The Role of HMGB1 in the Female Reproductive System: Happy Mother’s Day

High-mobility group box 1 (HMGB1) protein is increasingly recognized for its significant roles within the female reproductive system. As a non-histone chromatin-associated transcription factor, HMGB1 is vital in maintaining DNA integrity, influencing gene expression, and facilitating critical reproductive processes such as uterine decidualization, embryo implantation, and early fetal development.

Recent studies have illuminated HMGB1’s involvement in unexplained recurrent spontaneous abortion (URSA), a distressing complication impacting the maternal-fetal interface.
Researches indicate that HMGB1 is abnormally expressed in the decidual tissues of URSA patients, where it appears to activate pyroptosis through mechanisms involving TLR2/TLR4 and NF-κB pathways, leading to sterile inflammation that compromises pregnancy.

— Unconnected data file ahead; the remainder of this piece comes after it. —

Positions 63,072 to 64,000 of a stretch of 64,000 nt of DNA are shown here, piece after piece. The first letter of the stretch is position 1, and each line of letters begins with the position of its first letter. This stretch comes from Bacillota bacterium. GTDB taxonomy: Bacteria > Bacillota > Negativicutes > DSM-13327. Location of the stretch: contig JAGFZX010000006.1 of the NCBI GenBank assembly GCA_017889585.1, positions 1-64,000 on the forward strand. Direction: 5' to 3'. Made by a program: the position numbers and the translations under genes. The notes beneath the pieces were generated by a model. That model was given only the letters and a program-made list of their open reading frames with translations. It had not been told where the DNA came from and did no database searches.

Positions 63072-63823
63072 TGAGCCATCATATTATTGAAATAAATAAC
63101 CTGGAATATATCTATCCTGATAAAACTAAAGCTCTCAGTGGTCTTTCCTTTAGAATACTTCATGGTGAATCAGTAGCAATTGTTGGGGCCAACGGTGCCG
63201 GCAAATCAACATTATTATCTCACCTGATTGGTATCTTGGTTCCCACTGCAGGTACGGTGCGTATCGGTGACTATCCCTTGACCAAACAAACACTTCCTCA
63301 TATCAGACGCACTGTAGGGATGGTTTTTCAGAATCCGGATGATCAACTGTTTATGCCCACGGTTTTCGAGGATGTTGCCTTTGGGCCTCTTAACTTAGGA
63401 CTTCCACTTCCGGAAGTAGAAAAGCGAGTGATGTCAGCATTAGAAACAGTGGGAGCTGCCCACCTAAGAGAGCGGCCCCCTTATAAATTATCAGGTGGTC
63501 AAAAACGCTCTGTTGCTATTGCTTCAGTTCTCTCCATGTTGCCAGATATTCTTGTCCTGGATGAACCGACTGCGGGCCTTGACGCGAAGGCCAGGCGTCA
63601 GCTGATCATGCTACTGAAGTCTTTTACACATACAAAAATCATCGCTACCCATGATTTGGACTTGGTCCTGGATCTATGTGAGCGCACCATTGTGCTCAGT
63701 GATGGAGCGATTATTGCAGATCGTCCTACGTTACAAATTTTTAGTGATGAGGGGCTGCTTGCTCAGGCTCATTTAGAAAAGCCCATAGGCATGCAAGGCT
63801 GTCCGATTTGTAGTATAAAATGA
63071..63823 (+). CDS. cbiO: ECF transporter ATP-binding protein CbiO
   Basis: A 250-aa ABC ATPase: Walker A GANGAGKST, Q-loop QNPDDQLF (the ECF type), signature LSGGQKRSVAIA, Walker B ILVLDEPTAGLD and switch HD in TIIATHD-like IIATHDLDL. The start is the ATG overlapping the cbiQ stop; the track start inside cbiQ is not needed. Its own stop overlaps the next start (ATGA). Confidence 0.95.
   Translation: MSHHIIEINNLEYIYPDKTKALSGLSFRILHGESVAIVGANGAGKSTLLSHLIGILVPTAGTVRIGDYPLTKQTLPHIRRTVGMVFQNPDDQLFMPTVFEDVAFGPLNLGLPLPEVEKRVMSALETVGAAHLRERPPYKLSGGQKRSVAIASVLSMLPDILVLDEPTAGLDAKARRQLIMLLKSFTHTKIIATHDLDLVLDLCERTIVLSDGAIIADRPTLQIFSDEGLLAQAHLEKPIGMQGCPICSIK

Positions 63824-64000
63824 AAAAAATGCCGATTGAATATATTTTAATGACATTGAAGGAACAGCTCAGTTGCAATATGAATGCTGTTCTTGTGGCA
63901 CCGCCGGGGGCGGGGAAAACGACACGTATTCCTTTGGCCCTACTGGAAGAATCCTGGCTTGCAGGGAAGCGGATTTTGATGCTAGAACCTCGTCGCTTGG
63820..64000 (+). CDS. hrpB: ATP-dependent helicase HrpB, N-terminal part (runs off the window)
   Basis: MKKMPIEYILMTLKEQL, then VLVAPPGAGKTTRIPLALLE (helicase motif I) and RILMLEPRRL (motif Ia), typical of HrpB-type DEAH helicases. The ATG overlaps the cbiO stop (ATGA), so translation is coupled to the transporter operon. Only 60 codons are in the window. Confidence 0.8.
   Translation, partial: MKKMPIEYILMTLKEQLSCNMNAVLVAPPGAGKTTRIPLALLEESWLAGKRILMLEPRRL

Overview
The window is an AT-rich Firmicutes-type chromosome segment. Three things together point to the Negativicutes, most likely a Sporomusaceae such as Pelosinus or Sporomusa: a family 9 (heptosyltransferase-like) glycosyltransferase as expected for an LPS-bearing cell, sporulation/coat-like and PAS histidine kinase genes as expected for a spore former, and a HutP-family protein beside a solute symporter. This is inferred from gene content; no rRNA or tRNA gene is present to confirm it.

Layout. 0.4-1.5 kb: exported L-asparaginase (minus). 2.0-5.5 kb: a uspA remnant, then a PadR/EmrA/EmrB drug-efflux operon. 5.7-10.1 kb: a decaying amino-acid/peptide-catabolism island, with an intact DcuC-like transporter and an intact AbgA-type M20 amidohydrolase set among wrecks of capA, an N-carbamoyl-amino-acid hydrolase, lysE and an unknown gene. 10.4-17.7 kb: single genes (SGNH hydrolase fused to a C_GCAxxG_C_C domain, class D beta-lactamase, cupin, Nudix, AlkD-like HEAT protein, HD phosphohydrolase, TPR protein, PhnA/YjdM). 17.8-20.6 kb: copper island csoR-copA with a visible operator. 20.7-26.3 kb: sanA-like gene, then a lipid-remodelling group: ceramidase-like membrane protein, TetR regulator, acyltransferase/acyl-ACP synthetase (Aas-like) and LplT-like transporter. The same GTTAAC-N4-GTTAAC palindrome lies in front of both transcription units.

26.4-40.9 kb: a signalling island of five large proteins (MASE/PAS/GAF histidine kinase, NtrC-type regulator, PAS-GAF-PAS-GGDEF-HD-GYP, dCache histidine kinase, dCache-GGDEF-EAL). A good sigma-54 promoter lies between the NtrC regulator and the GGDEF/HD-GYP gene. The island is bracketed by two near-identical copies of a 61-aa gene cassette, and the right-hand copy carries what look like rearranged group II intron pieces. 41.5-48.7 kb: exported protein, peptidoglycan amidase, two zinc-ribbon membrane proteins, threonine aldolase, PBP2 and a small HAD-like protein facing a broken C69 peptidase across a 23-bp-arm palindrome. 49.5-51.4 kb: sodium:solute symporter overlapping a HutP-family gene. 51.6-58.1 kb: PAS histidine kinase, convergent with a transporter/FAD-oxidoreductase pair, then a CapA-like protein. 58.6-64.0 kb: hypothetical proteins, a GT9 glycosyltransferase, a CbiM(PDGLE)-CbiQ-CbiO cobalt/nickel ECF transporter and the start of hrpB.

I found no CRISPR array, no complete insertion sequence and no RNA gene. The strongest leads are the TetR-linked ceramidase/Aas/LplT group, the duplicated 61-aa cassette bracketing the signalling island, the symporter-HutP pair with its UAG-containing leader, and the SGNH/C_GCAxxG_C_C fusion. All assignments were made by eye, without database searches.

Interventions such as low-dose aspirin have shown potential in reducing HMGB1 levels and mitigating these effects, offering a promising avenue for therapeutic development.

This dual role of HMGB1—as both a crucial biological player in normal reproductive functions and a pathological factor in reproductive disorders—underscores its potential as a therapeutic target. The ongoing exploration of HMGB1-targeted therapies, including anti-inflammatory agents and modulators of its signaling pathways, could open the way for novel treatments that address various reproductive health challenges.

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